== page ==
Folk and punk: not so different

For more than 20 years, Amy Ray has been known as one half of the folk-rock duo Indigo Girls — two women whose music is built around counterpoint harmonies, catchy melodies and an activist spirit. Together, they’ve dropped 14 studio albums (including this year’s independent release, Beauty Queen Sister), four live albums and earned a Grammy Award.

But, lesser-known outside of their dedicated fan base, Ray has had a rather productive solo career. For starters, she launched Daemon Records in 1989 to support independent artists, and has helped along the careers of Girlyman, Rose Polenzani and others.

“[When] I started the label, it wasn’t to be indie or anything,” she says. “I had a lot of money and I wanted to put music out by people that I loved. That was when [Indigo Girls] first got signed and we had money. That’s changed a lot. So now it’s like — how can we help? How can we chip in? There are just great artists out there and I want to do stuff with them.”

Where that used to mean operating a full-service indie label, these days Ray fills in by using her own celebrity to help compel other artists’ careers forward. For example, her latest signee, Seattle-based singer-songwriter Lindsay Fuller, has joined the Indigo Girls on tour, and Ray has appeared as a special guest at some of Fuller’s shows to draw crowds otherwise unfamiliar with Fuller’s narrative sort of alt-country. This grassroots approach to promoting indie artists relies heavily on the community Ray has helped build with Emily Saliers over the course of their decades-long collaboration. But, as is apparent in Ray’s solo work, that is as much punk rock as it is folky.

Indeed, in addition to her work with Daemon, she has released a handful of solo albums. Those albums veer quite a bit from what unsuspecting listeners might expect from an Indigo Girl. Listen closely, though, and within the punk energy and gothic reverb atmospherics is an allegiance to lyricism and vocal arrangements that underlies so much of modern rock.

“I love vocal arrangements and working on background voices,” she says. “I love old soul music that had that going on…[and] old field recordings with groups singing together, call-and-answer stuff. For me that’s where I can tap into my inspiration and soul, because I’m not as much of an instrumental player. It’s probably what I’m drawn to because I lack the skills to express myself in another way. But it’s the idea of this spiritual, vocal activism of the South, which I was very much raised on. It’s in my environment all the time.”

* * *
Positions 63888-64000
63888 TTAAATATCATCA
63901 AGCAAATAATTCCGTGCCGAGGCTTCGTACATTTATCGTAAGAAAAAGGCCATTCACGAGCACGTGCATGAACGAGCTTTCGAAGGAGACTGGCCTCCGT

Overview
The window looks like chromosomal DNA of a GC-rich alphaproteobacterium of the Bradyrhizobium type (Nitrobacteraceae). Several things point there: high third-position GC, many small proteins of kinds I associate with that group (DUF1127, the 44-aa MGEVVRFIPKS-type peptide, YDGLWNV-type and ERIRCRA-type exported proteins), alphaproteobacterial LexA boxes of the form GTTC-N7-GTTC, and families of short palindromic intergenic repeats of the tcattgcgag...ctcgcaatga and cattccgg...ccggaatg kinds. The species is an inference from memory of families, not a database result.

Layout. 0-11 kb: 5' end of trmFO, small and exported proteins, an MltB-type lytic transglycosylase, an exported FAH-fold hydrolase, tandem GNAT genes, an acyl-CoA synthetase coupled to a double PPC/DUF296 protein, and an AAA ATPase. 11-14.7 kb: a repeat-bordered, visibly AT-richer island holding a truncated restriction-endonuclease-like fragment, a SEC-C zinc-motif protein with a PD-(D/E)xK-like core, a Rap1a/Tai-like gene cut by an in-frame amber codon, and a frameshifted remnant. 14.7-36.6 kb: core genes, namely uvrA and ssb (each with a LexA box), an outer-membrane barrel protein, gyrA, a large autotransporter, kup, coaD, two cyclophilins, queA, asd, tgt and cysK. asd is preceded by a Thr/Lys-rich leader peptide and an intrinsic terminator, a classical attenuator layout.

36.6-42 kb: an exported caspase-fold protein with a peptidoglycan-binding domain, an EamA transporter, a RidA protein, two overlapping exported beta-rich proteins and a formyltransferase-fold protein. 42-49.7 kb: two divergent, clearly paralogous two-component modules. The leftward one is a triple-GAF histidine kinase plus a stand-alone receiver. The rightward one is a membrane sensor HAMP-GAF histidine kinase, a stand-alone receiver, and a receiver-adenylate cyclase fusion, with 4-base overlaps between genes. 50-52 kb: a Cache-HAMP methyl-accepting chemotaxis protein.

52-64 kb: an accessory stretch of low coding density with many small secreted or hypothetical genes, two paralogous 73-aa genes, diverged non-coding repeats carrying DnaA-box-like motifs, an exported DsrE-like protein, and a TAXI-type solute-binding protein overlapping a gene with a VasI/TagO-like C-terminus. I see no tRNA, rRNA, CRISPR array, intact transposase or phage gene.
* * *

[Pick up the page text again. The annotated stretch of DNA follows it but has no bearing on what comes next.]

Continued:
That said, though, what Ray does solo is not exactly an extension of the Indigo Girls. It may come from a similar place, but it’s a fully realized separate voice, reaching in a different direction.

Ray grew up listening to an array of ‘70s rock and folk singer-songwriters. Though she and Saliers began their collaboration while teenagers — leaning heavily on a folk influence — Ray started to delve deeper into rock and punk during college. She remembers falling for “Patti Smith and the Replacements, the Clash — people I’d heard speak to my soul in a way a lot of the music I’d been listening to hadn’t. I didn’t know what I was missing, I guess, is the truth. I heard [this] other stuff and I was like ‘Oh my god.’ Then I delved into real folk music like Woody Guthrie and some Appalachian music, field recordings from Alan Lomax, stuff like that. So, I had two really raw perspectives that were very opposite kinds of music but still had that community vibe.”

Speaking of “community,” her fifth solo album, Lung of Love (due in February 2012), is a solo effort in name only. While it’s built from her singular vision, she called in some musician friends to back her up. In addition to her touring band: Kaia Wilson (guitar), Melissa York (drums), Greg Griffiths (bass) and Julie Wolf (keyboard). Then, of course, there are plenty of vocalists – Brandi Carlile, Jim James (My Morning Jacket), members of A Fragile Tomorrow and Lindsay Fuller.

She’ll no doubt pull from it when she rolls into the Grey Eagle on Dec. 9 with her band. The Shadowboxers, an indie pop group built on (you guessed it) lush harmonies, will open. Ray describes them as “a crazy cross-pollination of Stevie Wonder, Steely Dan and boy-band music,” and recommends not missing them.

— Kim Ruehl is a freelance writer living in Asheville.

who: Amy Ray (of the Indigo Girls) and The Shadowboxers
where: The Grey Eagle
when: Friday, Dec. 9 (9 p.m. $12/$15. thegreyeagle.com)

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About Kim Ruehl
Kim Ruehl's work has appeared in Billboard, NPR Music, The Bluegrass Situation, Yes magazine, and elsewhere. She's formerly the editor-in-chief of No Depression, and her book, 'A Singing Army: The Life and Times of Zilphia Horton,' is forthcoming from University of Texas Press. Follow me @kimruehl

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